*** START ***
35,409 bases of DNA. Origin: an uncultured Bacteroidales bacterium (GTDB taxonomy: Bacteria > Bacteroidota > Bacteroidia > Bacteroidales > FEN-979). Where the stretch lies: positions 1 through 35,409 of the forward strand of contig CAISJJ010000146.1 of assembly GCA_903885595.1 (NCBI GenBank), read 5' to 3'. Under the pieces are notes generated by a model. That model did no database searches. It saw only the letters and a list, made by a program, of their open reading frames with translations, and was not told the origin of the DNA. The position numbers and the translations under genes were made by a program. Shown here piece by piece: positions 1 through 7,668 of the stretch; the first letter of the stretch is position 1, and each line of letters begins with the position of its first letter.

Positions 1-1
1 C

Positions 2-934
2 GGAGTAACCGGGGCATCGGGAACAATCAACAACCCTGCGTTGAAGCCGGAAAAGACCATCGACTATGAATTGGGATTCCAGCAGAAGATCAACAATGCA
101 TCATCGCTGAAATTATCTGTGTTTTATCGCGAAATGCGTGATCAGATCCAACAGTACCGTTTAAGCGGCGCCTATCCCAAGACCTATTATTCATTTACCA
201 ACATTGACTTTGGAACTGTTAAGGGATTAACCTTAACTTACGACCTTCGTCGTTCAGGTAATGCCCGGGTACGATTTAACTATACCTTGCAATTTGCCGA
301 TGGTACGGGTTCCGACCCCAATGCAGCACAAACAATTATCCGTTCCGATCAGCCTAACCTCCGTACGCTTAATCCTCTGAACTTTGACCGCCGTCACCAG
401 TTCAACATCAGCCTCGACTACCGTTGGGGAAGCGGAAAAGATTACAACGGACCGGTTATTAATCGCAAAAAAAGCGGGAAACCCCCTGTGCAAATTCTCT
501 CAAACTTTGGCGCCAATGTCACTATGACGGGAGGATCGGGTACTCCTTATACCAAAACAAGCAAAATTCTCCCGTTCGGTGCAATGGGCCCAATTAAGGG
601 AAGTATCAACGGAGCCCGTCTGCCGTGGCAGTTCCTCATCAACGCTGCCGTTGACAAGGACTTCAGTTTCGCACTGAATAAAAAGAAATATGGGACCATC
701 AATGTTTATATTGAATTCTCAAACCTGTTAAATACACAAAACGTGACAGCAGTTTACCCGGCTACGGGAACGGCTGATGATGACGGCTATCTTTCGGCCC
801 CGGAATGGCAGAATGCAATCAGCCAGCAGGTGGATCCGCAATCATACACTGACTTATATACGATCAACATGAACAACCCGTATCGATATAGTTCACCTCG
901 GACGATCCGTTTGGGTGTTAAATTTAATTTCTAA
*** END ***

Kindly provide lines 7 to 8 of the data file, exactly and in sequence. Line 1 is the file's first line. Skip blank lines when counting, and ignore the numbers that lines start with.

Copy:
201 ACATTGACTTTGGAACTGTTAAGGGATTAACCTTAACTTACGACCTTCGTCGTTCAGGTAATGCCCGGGTACGATTTAACTATACCTTGCAATTTGCCGA
301 TGGTACGGGTTCCGACCCCAATGCAGCACAAACAATTATCCGTTCCGATCAGCCTAACCTCCGTACGCTTAATCCTCTGAACTTTGACCGCCGTCACCAG